Hey there. Jealous as I am that you are all in Minneapolis having fun without me, I have to admit that, well, I love Paris. In the Spring, presumably, but also now: there’s something about big cities in the late Fall/ early Winter, I think. Much as I”m not a huge fan of New York, it’s magical this time of year: Christmas stuff just going up, chilly enough that everyone is in dark coats, but not too cold. And Paris also looks heartbreakingly beautiful right now: the cold light is perfect, somehow. Traveling in the summer really does suck in many ways: one of my clearest memories of Prague is going to the Charles Bridge, pushing through hordes of tourists, and then watching it literally shimmer in the heat, as I nearly passed out.

 Right now, in Paris, the annoying tourists like me, who can’t speak French, and say “Oh my goodness!” when the food arrives, much to amusement of the traditionally snotty waiters, are at a minimum, everyone is wearing a dark coat, the streets are busy but not too busy, the cafes are not too crowded and buying your fourteenth crepe from a street vendor seems just the right thing to do.

We almost didn’t get here, as the air traffic controllers went on strike Tuesday. Luckily, thanks to the miracle of time travel, it was Wednesday by the time we actually got here and the strike was over. The metro was also not working for the first few days, then it was going about 1 in 8, then it was “quasi-normal” and now it’s fine. 70% of the population didn’t support the strikes, and everyone seems to approve of the way Sarkozy handled them. I have to say that with a 15% unemployment rate, it’s hard to feel sympathetic to transit workers who can retire at fifty with full benefits. But that makes me feel a little dirty to say.

My family, not being genetically American, has the way of spending American holidays not in America. We spent fourth of July here when I was thirteen. I kept a journal, in which I wrote deep, biting thoughts like how McDonalds was taking over the world and how Mona Lisa was smaller than you’d think in real life. I also worried about my diet alot, deciding that the best way to to spend my time in Paris was counting calories. Yay, being thirteen!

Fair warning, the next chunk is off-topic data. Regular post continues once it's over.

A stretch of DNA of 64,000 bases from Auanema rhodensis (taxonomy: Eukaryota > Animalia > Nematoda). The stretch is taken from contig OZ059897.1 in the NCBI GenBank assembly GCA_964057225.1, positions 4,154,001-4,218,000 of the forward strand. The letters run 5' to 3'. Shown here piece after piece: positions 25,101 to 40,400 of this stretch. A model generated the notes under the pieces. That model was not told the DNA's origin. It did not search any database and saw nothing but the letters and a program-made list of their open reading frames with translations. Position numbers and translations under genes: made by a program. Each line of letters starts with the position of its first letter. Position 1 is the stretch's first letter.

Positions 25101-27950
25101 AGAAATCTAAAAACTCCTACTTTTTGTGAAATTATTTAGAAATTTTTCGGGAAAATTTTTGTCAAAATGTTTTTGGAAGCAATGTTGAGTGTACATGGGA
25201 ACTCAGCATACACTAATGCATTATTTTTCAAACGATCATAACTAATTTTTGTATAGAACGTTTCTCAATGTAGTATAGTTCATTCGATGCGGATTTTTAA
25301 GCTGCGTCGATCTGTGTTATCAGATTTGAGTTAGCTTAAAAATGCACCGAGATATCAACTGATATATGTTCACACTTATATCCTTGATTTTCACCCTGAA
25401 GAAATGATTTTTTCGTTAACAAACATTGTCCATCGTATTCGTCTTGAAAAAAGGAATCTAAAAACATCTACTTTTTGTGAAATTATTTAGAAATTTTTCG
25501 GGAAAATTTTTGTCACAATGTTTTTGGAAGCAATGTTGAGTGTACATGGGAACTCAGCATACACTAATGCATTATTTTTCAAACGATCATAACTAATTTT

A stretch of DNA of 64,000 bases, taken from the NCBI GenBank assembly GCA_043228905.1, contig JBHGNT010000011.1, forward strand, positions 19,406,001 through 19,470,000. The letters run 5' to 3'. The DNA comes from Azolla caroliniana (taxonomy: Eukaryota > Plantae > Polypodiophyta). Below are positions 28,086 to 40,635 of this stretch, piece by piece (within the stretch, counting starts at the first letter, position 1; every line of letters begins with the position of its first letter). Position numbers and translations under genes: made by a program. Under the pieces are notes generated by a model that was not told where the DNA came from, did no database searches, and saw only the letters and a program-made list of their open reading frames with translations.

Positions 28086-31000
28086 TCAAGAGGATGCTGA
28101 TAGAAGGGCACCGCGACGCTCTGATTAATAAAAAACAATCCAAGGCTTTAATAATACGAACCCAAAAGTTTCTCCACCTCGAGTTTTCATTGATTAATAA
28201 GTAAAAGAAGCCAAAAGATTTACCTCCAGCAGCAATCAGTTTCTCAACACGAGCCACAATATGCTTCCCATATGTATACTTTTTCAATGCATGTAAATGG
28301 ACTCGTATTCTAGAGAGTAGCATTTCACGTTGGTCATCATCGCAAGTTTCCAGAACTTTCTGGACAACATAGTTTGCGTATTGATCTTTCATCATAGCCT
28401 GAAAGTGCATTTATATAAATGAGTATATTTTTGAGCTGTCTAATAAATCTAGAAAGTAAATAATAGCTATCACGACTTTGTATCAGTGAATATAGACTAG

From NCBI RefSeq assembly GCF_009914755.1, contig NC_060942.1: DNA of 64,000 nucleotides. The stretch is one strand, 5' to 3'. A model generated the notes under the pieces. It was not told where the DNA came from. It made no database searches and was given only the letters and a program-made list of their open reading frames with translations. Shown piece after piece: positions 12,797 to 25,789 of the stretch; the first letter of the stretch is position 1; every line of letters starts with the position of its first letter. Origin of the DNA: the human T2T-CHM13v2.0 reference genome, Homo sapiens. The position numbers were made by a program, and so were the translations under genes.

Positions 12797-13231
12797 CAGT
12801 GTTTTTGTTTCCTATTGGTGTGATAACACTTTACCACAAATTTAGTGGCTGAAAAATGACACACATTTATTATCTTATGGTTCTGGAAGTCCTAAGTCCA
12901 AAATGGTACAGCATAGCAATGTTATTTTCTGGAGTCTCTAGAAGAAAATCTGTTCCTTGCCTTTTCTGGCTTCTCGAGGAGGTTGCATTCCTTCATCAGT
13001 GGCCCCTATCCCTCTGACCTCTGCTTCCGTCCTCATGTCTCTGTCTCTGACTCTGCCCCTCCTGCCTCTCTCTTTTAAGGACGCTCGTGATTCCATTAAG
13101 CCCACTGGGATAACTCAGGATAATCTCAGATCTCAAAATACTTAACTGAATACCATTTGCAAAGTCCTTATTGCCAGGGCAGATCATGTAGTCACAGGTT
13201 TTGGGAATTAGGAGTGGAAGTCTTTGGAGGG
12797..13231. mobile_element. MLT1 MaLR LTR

I’m enjoying this trip much more. Instead of my lame journal, I have you guys. Paris is cleaner and pleasanter than it was my first trip: a) because it’s not summer, I guess and b) because it, well, is cleaner. There are trash bags everywhere, laws about dog poop, etc. Nortre Dame, in my memory, was dark and covered in scaffolding. Now it’s sparkling and restored. Also, I’ve being stuffing myself. I’ve discovered this amazing French dish called a canale (spelling?) that is, check this: essnetially a dumpling made out of fish. Dumpling! Made out of fish! My two favorite things! Combined! Last night I dinner, I ordered something that was a chocolate M——. My parents had no idea what this word meant, but I ordered it anyway: chocolate, Paris, can’t be bad, right?

It was like chocolate mouse and chocolate pudding has a love child, and this was it. And it came with something that was like ice cream and whipped cream has a love child, and this was it.

So: Paris. Turns out it’s really beautiful. And the Eiffel Tower is way smaller than you’d think it would be. Chocolate M——- is delicious.

I’m so glad my observations are  way more mature now.